February 01, 2003

Stopping the Downward Spiral of Derelict Land: The Story of Sternberk

Recognizing that the legacy of communist planning and the transition to a capitalist economy have left a remarkably large amount of derelict land in many Central European towns, ITDP has worked to remove the barriers to recycling this land. Without intervention, this land will remain as “holes” in city centers, even as new development pushes the city sprawling outward into the agricultural fringe. The story of Sternberk shows how training local authorities can empower communities to tackle the redevelopment of this derelict land.

With extensive brownfields, some of them heavily polluted, Sternberk was highly motivated to explore brownfield redevelopment, and in 2001 sent a representative to the ITDP brownfield seminar, co-organized by the Region of Olomouc. Over the course of three more seminars, it cooperated in preparing and testing the first version of ITDP’s Brownfield Audit Project (BAP) in cooperation with Union of the Central Moravian Communities.

The audit highlighted several key findings, including the fact that seven percent of the town’s total area (63% of its former industrial holding) was brownfield. The audit allowed Sternberk officials to identify a key prospective site for redevelopment and made clear that in order to achieve its objectives of providing jobs for its citizens and improving its environment, the local authorities would have to work very closely with various local private owners.

In analyzing its own real estate ownership, the town realized that it had missed the boat on privatisation in allowing private owners to acquire large portions of strategically located land. To act now to reuse this land they would have to work indirectly, in partnership with these land owners.

Most importantly, the town drew on ITDP training to identify a large brownfield site that was still covered by the state National Property Fund environmental guarantees for cleanup of privatised properties. This already fragmented site was in danger of become even further broken up because of the imminent bankruptcy, which would force a piecemeal hurried sale of the remaining property.

Not only would bankruptcy make future consolidation and development of the site almost impossible, it would probably strip the property of this precious government guarantee. This would have made the site truly intractable.

Thus, bankruptcy would lead to a deeper and entrenched dereliction of the property, and the resulting degradation of surrounding properties, including some owned by the local authority. Realizing the urgency and implications of the situation, the local authority approached the private owners of the site.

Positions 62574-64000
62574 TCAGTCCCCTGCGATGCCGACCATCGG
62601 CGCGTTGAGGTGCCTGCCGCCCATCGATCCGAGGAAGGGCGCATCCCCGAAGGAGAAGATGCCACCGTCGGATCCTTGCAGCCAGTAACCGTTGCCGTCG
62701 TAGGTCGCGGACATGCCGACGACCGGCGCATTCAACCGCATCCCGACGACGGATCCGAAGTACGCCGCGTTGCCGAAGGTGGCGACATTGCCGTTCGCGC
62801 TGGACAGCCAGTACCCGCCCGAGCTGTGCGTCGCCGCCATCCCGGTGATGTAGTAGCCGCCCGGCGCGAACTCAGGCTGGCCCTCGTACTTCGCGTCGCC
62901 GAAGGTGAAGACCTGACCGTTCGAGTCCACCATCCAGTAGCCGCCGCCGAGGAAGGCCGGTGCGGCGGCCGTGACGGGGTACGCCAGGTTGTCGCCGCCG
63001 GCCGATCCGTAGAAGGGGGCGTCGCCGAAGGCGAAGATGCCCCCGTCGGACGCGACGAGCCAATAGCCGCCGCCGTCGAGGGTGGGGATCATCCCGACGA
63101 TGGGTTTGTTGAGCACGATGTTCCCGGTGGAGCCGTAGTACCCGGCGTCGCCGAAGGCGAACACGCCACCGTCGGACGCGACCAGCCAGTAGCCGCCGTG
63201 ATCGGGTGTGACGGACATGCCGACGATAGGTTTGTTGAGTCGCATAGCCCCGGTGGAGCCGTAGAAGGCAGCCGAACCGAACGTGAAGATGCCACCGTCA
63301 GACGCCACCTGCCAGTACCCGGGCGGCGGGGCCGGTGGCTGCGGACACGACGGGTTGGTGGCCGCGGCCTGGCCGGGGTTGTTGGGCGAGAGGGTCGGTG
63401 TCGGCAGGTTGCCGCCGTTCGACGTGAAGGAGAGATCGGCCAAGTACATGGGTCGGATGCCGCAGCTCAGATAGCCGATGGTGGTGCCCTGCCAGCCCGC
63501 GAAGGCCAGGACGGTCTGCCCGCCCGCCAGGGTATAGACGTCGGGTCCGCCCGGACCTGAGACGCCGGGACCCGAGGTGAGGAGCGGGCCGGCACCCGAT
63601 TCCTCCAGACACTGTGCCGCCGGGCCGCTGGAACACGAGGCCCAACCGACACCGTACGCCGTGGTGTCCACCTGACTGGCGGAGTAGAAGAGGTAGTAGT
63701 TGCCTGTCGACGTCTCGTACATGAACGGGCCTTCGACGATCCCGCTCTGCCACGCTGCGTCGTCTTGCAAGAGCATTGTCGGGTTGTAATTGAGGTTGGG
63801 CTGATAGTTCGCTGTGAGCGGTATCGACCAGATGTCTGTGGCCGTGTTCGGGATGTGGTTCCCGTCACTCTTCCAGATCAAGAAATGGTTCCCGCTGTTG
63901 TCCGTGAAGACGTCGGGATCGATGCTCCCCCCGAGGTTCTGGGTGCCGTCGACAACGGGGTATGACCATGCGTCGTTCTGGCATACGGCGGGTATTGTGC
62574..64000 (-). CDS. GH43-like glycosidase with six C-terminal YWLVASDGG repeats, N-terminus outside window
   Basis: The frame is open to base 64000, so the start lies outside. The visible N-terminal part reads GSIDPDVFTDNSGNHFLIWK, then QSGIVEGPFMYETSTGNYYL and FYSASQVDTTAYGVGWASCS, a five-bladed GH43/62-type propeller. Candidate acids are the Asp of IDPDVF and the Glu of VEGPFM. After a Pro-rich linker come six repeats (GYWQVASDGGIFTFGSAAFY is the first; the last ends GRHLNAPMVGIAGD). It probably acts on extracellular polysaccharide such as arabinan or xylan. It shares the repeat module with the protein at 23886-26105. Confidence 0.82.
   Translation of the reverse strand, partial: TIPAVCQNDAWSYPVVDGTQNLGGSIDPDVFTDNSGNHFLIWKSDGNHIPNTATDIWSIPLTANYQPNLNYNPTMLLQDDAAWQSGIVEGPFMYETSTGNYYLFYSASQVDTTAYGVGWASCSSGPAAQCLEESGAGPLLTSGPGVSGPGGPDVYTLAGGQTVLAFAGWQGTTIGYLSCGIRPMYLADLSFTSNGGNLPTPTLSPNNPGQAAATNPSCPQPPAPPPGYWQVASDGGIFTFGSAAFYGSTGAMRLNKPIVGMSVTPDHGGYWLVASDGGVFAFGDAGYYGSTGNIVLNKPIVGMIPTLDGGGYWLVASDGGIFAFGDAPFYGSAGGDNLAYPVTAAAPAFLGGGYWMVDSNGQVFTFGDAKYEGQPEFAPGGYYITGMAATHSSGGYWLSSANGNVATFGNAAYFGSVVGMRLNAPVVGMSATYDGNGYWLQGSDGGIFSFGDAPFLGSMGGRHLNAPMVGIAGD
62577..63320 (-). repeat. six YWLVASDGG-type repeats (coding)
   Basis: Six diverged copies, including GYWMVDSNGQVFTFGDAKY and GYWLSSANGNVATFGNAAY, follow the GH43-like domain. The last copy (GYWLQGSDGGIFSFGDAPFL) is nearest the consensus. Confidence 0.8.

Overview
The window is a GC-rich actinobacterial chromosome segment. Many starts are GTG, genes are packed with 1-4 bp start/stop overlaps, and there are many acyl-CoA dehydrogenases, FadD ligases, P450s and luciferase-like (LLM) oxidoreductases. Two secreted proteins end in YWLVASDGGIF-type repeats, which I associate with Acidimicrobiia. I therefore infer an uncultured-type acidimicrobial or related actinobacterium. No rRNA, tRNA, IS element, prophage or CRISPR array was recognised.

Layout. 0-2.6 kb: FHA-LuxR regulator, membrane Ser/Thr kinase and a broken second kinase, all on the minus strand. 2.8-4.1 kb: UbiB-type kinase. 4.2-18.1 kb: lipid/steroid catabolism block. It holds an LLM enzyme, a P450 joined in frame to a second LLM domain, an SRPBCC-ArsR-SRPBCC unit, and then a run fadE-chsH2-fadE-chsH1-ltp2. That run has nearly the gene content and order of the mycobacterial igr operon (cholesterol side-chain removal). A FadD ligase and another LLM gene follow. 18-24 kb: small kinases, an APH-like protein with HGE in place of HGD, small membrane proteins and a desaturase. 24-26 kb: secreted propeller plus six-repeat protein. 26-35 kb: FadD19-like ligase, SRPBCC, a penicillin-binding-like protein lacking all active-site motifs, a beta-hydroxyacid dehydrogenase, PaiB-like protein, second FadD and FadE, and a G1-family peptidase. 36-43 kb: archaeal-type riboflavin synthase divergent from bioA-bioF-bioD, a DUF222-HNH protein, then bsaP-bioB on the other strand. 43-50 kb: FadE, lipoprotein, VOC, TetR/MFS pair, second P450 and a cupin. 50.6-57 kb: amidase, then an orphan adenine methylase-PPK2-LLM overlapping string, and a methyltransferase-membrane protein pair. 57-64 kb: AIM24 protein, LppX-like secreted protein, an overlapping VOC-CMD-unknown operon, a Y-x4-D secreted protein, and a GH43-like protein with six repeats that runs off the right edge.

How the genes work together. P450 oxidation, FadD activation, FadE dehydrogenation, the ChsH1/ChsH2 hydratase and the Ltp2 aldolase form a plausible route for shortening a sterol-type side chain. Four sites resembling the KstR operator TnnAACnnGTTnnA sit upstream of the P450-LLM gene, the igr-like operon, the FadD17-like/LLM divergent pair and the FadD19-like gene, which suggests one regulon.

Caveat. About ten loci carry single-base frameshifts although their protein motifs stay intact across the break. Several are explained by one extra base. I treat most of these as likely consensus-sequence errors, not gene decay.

The seminar had emphasized that a risk assessment was a prerequisite for eligibility for the environmental guarantee; since the site owners had no money to do this, the town agreed to step in and provide the risk assessment.

This assessment enabled the property owners to enter into an Environmental Clearance Contract with the National Property Fund and obtain money for site clearance – a value of 50 million crowns (about $1.7milion). With the prospect of a cleanup, their property regained a measure of commercial value, allowing the owners to buy back their bad debts at substantially reduced rates.

The Contract will not only remove environmental pollution and ensure that site ownership remains relatively consolidated, but it established a culture of partnership between the town and the owners.

The town then drew on some of the models of creative partnerships between local authorities and the private sector presented in the workshops. In consultation with the owners, the town created a site development plan, and negotiated an exchange whereby the owners would give over some of their property in exchange for the development of supportive infrastructure by the city.

The city has now applied for EU PHARE funding to help to redevelop this former industrial site as a mixed-use site for industry and housing.

The story is far from over. The site represents only one third of Sternberk’s brownfields, and even if this is cleaned up and prepared it remains to be seen whether the market will take it up. But the town is well aware of the hurdles, and is building on its experience of partnership with the site owners to approach local entrepreneurs to develop their businesses in a way that could eventually come to occupy the site.

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